Labour voters are moving to the SNP in droves, poll finds

Labour voters are moving to the SNP in droves, poll finds

THIRTY per cent of those who voted Labour in 2010 are set to vote SNP in May, according to a new poll.

The poll conducted in 40 constituencies currently held by Labour shows support for the SNP at 43 per cent, with projections suggesting they could take almost three-quarters of Labour seats.

It showed a swing of 19 points from Labour to the SNP, meaning they could take at least 28 Scottish seats from Ed Miliband’s party.

Thirty-five per cent of SNP voters said the reason they were backing the SNP was they believed that the Labour party “no longer represents people like me”, while 56 per cent said it was because of their desire for Scotland to be independent.

Support for Conservatives averaged 13 per cent across the 40 seats, with the Liberal Democrats, the Scottish Greens and Ukip each on two per cent.

Less than a third of those questioned wish to see David Cameron back in number 10, with 49 per cent saying they would rather see Ed Miliband in charge.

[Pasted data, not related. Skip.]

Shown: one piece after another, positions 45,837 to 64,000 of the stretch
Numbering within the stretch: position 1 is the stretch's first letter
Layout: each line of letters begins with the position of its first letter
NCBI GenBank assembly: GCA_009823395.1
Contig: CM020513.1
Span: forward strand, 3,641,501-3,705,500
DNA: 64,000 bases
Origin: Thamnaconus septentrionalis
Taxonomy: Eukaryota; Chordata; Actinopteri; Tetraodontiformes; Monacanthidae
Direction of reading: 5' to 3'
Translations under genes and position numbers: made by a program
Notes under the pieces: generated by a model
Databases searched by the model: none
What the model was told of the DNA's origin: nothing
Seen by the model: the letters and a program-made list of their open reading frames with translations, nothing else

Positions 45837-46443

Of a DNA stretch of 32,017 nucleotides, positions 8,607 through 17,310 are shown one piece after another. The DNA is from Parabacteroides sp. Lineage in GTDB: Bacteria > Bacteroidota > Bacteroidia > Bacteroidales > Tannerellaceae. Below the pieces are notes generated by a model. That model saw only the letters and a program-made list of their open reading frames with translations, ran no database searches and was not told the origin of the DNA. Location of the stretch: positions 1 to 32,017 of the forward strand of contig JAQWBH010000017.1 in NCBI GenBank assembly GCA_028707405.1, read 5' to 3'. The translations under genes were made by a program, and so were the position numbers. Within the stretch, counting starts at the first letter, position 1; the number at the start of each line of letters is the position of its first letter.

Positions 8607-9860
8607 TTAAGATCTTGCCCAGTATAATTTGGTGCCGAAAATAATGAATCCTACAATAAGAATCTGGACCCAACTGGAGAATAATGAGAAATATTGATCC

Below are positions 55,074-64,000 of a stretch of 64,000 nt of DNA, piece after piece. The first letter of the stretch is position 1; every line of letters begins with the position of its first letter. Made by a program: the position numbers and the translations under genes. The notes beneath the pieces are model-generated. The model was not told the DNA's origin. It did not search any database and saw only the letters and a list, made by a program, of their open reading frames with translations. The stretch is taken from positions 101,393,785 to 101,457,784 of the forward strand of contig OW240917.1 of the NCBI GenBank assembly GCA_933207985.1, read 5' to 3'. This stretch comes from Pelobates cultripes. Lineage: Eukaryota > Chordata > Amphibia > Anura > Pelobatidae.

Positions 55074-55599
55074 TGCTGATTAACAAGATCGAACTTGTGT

SNP MP Angus Robertson said: “While this poll is very welcome, we are taking absolutely nothing for granted and we will work harder than ever to win people’s trust on May 7 so we can deliver jobs and investment, instead of more Westminster austerity cuts.”

“By electing more anti-Tory MPs than Tory MPs we can lock David Cameron out of Downing Street – and put an end to the ideological commitment to austerity which is hurting communities across Scotland and elsewhere in the UK,” he said.

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